MIAMI - Three jurors in George Zimmerman's second-degree murder trial initially favored convicting him of that offense or manslaughter, but the six-woman jury ultimately voted to acquit him in the killing of an unarmed black teenager after more closely examining the law, a juror in the case said Monday.
Zimmerman, a former neighborhood watch volunteer, was charged with second-degree murder in the fatal shooting of 17-year-old Trayvon Martin last year, but the jury also was allowed to consider manslaughter.
The woman, known as Juror B37, told CNN's Anderson Cooper that when the jury began deliberations Friday, they took an initial vote. Three jurors-- including B37 -- were in favor of acquittal, two supported manslaughter and one backed second-degree murder. She said the jury started going through all the evidence, listening to tapes multiple times.
"That's why it took us so long," said B37, who said she planned to write a book about the trial but later had a change of heart.
When they started looking at the law, the person who initially wanted second-degree murder changed her vote to manslaughter, the juror said. Then they asked for clarification from the judge and went over it again and again. B37 said some jurors wanted to find Zimmerman guilty of something, but there was just no place to go based on the law,
B37 said jurors cried when they gave their final vote to the bailiff.
"I want people to know that we put everything into everything to get this verdict," said the juror, whose face was blacked out during the televised interview but who appeared to become choked up.
The interview came two days after the jury acquitted Zimmerman of second-degree murder in the shooting death of Martin in a gated community in Sanford, Florida, where the teenager was visiting family. Martin was black, and Zimmerman, whose mother is Peruvian, identifies himself as Hispanic. While prosecutors accused Zimmerman of profiling Martin, Zimmerman maintained he acted in self-defense.
Anger over Zimmerman's acquittal continued Monday, with civil rights leaders saying mostly peaceful protests will continue with vigils and rallies in 100 cities Saturday in front of federal buildings.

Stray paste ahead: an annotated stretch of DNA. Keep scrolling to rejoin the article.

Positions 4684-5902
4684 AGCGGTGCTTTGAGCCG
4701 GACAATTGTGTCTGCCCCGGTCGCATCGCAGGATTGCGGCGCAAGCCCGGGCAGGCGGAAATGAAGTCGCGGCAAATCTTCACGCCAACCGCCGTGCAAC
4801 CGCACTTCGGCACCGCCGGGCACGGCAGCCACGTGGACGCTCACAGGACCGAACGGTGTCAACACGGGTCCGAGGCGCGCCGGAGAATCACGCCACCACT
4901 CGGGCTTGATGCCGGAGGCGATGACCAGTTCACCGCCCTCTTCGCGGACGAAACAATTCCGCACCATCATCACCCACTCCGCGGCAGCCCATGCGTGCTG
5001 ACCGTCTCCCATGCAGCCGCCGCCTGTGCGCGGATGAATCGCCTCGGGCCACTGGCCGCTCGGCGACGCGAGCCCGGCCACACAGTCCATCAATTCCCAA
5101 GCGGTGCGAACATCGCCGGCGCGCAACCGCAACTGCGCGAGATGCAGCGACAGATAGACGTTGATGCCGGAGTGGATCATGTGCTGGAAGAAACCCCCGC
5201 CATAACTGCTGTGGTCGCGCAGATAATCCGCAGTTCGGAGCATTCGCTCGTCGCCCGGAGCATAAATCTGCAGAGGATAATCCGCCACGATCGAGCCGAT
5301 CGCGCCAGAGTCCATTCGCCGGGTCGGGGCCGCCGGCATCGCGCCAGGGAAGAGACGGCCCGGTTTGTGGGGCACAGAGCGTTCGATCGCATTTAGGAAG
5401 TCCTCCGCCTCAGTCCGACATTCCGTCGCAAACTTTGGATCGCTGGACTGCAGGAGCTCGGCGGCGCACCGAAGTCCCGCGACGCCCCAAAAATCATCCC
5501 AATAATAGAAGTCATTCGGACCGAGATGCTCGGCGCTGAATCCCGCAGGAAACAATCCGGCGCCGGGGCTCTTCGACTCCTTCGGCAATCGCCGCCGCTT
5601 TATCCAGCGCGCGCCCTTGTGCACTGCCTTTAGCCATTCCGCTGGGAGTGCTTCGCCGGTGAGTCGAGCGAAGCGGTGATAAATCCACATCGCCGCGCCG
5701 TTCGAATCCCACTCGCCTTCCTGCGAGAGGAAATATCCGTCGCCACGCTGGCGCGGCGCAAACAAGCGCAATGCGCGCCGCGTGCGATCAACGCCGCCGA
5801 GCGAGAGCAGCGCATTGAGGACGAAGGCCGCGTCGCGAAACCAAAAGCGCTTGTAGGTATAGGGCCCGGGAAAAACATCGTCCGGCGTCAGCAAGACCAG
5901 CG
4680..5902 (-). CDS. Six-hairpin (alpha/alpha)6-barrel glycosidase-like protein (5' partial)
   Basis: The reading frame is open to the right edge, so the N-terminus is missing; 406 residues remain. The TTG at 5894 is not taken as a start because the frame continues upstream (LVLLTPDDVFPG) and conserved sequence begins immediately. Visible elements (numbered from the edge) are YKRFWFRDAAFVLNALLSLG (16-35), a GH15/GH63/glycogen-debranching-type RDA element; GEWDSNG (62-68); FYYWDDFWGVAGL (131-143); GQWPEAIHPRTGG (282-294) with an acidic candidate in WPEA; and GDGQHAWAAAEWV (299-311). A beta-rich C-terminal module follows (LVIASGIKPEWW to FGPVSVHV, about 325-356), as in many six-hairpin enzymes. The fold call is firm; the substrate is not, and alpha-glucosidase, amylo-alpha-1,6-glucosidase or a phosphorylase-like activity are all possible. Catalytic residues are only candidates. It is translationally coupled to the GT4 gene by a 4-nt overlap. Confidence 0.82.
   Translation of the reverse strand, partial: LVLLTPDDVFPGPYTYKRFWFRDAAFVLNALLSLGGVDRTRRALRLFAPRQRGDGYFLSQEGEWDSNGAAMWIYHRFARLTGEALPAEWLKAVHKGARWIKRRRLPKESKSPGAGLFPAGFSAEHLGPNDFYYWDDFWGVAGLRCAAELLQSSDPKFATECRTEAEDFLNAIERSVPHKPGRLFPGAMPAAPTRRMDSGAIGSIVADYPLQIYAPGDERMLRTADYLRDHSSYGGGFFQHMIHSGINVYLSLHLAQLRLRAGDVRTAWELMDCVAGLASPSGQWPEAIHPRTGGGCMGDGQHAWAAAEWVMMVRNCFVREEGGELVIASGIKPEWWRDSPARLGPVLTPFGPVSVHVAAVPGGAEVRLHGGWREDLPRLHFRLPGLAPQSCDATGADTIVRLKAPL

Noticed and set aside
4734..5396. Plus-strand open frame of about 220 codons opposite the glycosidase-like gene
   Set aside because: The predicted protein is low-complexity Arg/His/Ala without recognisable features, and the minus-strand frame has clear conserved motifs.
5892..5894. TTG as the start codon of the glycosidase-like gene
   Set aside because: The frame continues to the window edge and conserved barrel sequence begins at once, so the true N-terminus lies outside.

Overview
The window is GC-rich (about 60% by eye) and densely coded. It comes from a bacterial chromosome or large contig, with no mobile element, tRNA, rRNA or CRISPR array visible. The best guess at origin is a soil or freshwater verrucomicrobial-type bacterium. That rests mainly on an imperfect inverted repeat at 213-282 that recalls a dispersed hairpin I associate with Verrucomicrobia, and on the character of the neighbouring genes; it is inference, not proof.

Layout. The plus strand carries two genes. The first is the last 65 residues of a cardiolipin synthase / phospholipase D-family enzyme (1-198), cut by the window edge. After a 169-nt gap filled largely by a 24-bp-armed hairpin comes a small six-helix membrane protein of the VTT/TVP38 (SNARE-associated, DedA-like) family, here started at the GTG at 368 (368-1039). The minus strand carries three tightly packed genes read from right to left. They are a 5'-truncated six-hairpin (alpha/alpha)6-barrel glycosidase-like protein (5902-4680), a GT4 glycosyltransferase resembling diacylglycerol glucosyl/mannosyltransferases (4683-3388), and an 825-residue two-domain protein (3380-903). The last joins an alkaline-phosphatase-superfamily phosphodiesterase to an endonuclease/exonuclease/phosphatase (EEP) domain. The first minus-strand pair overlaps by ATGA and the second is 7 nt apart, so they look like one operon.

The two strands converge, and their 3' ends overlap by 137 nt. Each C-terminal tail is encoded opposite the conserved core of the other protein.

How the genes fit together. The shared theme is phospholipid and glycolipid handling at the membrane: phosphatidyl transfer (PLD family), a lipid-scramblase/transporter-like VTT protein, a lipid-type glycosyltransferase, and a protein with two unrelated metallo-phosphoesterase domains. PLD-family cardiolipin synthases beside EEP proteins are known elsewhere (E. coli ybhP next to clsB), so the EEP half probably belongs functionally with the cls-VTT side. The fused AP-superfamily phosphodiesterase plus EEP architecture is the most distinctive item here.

In Los Angeles, several hundred mostly peaceful protesters gathered Monday night at Leimert Park southwest of downtown, many of them chanting, praying and singing.
But a smaller group of about 100 people splintered off and began blocking traffic on nearby Crenshaw Boulevard, some of them jumping on cars and breaking windows. Several protesters ran into a Wal-Mart store, where they knocked down displays before store security chased them out.
The Justice Department said it is looking into Martin's death to determine whether federal prosecutors will file criminal civil rights charges against Zimmerman, who is now a free man. His lawyer has told ABC News that Zimmerman will get his gun back and intends to arm himself again.
Attorney General Eric Holder on Monday called the killing of Martin a "tragic, unnecessary shooting," and said the Justice Department will follow "the facts and the law" as it reviews evidence to see whether federal criminal charges are warranted.
The key to filing civil rights charges against Zimmerman lies in whether evidence exists that he was motivated by racial animosity to kill Martin. Zimmerman's parents, Gladys and Robert Zimmerman Sr., told ABC News that their son isn't racist and that they don't know if their son will ever be able to return to a normal life.
White House spokesman Jay Carney on Monday said Obama would not involve himself in decisions by the Justice Department on whether to pursue civil rights charges against Zimmerman because it would inappropriate.
The Justice Department opened an investigation into Martin's death last year but stepped aside to allow the state prosecution to proceed.
The February 2012 shooting drew national attention when Zimmerman wasn't arrested for weeks, and the case has continued to raise questions over race and self-defense gun laws.
Jurors were told that Zimmerman was allowed to use deadly force when he shot the teen not only if he actually faced death or bodily harm, but also if he merely thought he did.
Juror B37, the only juror to speak publicly about the case so far, said Monday that the actions of Zimmerman and Martin both led to the teenager's fatal shooting, but that Zimmerman didn't actually break the law.
While Zimmerman made some poor decisions leading up to the shooting, including leaving his car when police told him not to, Martin wasn't innocent either, the juror said.
"I think both were responsible for the situation they had gotten themselves into," said the juror. "I think they both could have walked away."
The juror said she didn't think Martin's race was the reason that Zimmerman followed him on a dark, rainy night. She said she also believed Martin threw the first punch and that Zimmerman, whom she referred to as "George," had a right to defend himself.
"I have no doubt George